Cops @ bottlos: Give us the numbers!


Sir – We believe that gaps in the presence of police at the town’s bottle shops has led to a significant increase in alcohol related harm, including emergency department presentations. The public is entitled to know how the gaps in police attendance are affecting health and safety.
On one morning last week about twenty heavily intoxicated people were in ED. On this same morning there were two people in Intensive Care with life threatening stab wounds. This is on top of a tragic and apparently alcohol – related suicide in the same week.
Alice Springs used to be the stabbing capital of the world and we have regressed very rapidly as a result of the change in police policy and practice.
We need access to the data in real time so we can see what is happening, including whether there has in fact been an increase in grog related deaths and injuries in Alice Springs. We urge the NT G overnment to make the information available at least from the hospital, so the real effects of the lack of a full police presence can be gauged.
The police are now occupied with Operation Haven, checking DV orders and people on the Banned Drinkers’ Register.
This should be in addition to and not instead of police on bottle shops, which is the proven most effective preventative measure.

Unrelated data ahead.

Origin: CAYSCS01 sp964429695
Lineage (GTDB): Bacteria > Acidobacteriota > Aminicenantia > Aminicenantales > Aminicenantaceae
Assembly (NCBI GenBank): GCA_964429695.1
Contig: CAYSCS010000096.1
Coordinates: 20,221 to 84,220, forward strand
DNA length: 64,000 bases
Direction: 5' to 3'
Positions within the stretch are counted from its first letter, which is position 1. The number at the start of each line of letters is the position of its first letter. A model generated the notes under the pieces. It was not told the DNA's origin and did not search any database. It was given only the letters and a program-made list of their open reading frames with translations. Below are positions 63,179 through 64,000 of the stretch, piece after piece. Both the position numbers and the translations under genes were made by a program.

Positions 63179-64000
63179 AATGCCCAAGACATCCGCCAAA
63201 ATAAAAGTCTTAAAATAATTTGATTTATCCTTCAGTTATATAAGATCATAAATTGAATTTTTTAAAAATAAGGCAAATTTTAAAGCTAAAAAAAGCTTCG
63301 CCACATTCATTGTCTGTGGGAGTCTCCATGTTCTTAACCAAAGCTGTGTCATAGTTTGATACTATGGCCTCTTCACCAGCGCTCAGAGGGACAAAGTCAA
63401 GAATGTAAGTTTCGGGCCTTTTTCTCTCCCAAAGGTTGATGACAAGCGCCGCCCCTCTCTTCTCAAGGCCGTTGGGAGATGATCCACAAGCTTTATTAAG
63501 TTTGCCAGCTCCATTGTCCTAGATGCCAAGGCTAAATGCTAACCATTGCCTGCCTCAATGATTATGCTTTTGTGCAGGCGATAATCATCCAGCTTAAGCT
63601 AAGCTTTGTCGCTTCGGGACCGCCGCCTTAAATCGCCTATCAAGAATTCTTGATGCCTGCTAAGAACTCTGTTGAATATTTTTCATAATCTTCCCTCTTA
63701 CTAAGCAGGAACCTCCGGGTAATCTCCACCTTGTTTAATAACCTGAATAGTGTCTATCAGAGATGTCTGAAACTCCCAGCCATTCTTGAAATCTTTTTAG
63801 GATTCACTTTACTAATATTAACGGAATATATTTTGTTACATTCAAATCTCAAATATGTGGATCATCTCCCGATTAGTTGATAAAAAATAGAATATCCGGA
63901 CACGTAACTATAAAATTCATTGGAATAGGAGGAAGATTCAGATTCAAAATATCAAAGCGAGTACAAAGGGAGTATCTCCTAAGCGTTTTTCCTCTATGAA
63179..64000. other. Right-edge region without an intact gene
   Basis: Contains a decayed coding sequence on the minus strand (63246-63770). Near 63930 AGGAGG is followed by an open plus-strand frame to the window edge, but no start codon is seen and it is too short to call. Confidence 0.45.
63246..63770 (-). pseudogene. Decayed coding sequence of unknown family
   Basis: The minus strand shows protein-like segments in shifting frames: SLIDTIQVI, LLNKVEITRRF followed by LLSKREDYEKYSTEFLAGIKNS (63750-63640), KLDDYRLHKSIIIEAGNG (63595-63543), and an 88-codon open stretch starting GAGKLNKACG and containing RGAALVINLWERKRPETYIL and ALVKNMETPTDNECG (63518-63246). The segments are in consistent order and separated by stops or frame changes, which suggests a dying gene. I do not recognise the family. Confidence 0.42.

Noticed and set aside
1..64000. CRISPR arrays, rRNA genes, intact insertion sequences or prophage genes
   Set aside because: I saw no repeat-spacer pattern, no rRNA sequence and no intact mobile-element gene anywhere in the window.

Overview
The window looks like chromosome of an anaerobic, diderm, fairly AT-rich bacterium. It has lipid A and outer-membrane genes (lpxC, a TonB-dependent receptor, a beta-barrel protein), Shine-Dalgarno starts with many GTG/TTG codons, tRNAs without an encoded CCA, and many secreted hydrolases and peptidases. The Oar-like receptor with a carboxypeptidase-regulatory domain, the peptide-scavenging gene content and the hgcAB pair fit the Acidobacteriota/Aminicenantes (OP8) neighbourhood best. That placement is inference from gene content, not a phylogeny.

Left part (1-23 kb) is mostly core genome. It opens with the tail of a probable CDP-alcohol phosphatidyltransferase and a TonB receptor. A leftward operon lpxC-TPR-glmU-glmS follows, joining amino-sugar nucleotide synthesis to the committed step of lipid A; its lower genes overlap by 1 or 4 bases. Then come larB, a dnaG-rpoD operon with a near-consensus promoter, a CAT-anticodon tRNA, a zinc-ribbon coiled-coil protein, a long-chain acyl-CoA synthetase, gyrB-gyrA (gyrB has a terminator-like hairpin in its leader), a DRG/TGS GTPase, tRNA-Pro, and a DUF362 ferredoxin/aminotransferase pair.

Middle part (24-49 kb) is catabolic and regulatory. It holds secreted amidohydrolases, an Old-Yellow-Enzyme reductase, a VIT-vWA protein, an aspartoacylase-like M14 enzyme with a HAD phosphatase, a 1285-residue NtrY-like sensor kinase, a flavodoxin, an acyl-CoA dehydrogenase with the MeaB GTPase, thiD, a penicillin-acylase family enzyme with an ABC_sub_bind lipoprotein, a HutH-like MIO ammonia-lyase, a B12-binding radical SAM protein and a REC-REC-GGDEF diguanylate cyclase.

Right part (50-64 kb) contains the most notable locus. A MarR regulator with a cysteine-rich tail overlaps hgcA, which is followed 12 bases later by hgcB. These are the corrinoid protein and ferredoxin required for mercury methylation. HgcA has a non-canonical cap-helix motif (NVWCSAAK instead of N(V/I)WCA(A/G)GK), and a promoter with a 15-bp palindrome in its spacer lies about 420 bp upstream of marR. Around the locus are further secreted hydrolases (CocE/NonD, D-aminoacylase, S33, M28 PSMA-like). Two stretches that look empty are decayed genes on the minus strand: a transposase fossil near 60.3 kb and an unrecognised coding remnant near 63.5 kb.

Police have advised that it will not be until Christmas that the new licensing auxiliary system will be in full force at all the town’s outlets.
If the police are making an operational judgement that they do not need to cover the outlets full time, the public is entitled to know the consequences for health and safety. We need to have absolute transparency and currency on data.
Dr. John Boffa (pictured)
People’s Alcohol Action Coalition


  1. As Dr Boffa works for Congress, I’d be interested to see what Congress is doing to assist with resolving the issues, alcohol, DV and anti-social behaviour.

  2. I disagree with Dr Boffa.
    Requiring police to supervise bottle shops to identify persons on the Banned Drinkers’ Register or who are intoxicated, then dealing with them, is a waste of police resources.
    Effective preventative measure is ensure police immediately order closure of any licensed premise which supplies alcohol to persons on the Banned Drinkers’ Register or who at time of service were intoxicated.
    Interstate, many licensed premises provide free to use indicative blood alcohol breath testing devices for customers and they certainly use them.
    To supervise premises, bars and bottle shops, to ensure intoxicated persons or persons on the Banned Drinkers’ Register are identified is the licensees’ responsibility.
    With high risk of police ordered short term closure, licensees will act to reduce this risk.
    If such closures repeated then refer matter to court to determine if a license needs be canceled.
    Police need public support, those who act to hinder need be referred so court considers whether add them to Banned Drinkers’ Register.


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